Petro-Canada (PCA.TO) is rethinking the design for an expansion of its MacKay River, Alberta, oil sands project due to surging costs for the steam-driven development, an executive said on Monday.
Petro-Canada, the country's No. 4 oil producer and refiner, had aimed to spend about C$1.2 billion ($1.2 billion) on the project, slated to start up in late 2011.
It would have been maybe 20 percent higher than that based on the work done on the previous design, vice-president Andrew Stephens told reporters after speaking to an investment conference.
Since we've done that, we've seen real cost pressures, not only in terms of capital equipment but also in terms of operating costs as natural gas gets higher, he said.
In addition, Alberta's decision to increase royalty rates starting in 2009 contributed to making the economics of the project marginal, he said.
Petro-Canada has pushed its go-ahead decision for the 40,000 barrel a day expansion to the first quarter of 2009 from the last quarter of this year.
The company is now considering integrating parts of the expansion with the much larger Fort Hills oil sands mining project, in which Petro-Canada has a 60 percent interest, Stephens said.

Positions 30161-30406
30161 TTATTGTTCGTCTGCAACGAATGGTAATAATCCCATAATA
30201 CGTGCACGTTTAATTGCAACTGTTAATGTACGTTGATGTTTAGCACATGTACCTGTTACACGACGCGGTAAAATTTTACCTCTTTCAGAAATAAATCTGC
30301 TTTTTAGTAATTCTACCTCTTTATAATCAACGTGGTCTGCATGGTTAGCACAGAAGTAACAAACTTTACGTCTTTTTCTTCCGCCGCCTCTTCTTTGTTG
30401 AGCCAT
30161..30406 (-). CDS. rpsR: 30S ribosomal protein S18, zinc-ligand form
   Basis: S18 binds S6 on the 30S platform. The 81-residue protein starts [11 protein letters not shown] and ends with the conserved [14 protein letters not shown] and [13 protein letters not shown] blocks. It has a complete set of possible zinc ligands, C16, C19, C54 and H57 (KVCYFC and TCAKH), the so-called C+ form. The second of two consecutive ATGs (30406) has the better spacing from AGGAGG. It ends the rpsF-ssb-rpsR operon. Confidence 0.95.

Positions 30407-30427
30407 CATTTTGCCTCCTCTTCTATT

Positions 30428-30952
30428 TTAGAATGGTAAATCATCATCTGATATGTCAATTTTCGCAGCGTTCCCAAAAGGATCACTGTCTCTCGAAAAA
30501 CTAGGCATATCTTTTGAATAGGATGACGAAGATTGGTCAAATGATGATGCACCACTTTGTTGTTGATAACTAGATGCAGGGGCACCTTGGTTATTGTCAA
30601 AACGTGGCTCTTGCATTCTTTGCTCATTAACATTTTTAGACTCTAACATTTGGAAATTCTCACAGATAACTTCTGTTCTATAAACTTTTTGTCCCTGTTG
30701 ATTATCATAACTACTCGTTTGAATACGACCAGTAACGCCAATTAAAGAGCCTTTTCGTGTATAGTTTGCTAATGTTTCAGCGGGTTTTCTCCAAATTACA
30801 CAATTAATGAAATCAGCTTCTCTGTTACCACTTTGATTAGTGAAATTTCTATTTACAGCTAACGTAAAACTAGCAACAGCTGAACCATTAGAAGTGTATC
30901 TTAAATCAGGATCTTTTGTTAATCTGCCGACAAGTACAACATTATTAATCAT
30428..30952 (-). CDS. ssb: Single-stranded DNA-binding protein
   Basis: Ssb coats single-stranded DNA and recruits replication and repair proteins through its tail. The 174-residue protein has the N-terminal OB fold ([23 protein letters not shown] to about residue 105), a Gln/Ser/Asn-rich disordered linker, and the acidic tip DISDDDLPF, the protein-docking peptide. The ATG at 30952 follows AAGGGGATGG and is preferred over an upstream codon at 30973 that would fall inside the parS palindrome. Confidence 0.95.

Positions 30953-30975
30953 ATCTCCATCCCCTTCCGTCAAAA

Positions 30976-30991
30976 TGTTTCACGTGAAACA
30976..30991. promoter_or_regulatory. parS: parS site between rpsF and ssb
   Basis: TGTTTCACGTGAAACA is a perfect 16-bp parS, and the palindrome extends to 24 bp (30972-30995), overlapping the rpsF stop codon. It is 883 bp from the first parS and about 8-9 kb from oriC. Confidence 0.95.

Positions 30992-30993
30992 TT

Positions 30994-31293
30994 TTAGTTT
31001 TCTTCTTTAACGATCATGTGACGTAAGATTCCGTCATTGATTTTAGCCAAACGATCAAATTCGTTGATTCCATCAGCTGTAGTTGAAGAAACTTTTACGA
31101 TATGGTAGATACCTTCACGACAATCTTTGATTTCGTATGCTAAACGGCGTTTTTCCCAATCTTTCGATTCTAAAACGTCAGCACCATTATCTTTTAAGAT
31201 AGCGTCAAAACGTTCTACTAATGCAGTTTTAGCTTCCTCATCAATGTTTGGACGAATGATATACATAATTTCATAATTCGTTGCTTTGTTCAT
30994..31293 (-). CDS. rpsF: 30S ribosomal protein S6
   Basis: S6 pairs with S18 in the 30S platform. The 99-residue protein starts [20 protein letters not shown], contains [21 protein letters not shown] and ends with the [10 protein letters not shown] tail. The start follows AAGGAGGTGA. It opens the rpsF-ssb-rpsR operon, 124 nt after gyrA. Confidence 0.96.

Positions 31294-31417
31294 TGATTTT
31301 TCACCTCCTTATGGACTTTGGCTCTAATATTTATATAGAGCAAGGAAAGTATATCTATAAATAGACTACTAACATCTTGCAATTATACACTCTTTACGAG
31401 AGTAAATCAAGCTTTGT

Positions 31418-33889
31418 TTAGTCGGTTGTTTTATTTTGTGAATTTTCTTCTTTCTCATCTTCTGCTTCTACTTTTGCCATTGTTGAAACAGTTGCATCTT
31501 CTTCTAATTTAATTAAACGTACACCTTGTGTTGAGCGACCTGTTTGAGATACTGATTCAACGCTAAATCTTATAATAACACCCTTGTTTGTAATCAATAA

There are some elements of equipment that we might be able to eliminate, and we might be able to produce some product that can be blended with the Fort Hills, he said.
He said Petro-Canada will not have a new cost estimate until it finishes the rescoping of the design.
The first phase of MacKay is expected to produce 25,000 barrels a day this year. It is an in situ oil sands project, in which the company injects steam into the ground to loosen up the tar-like bitumen, allowing it to be pumped to the surface in wells.
Petro-Canada shares rose 6 Canadian cents to C$58.69 on the Toronto Stock Exchange on Monday. ($1=$1.02 Canadian)
(Reporting by Jeffrey Jones; Editing by Peter Galloway)
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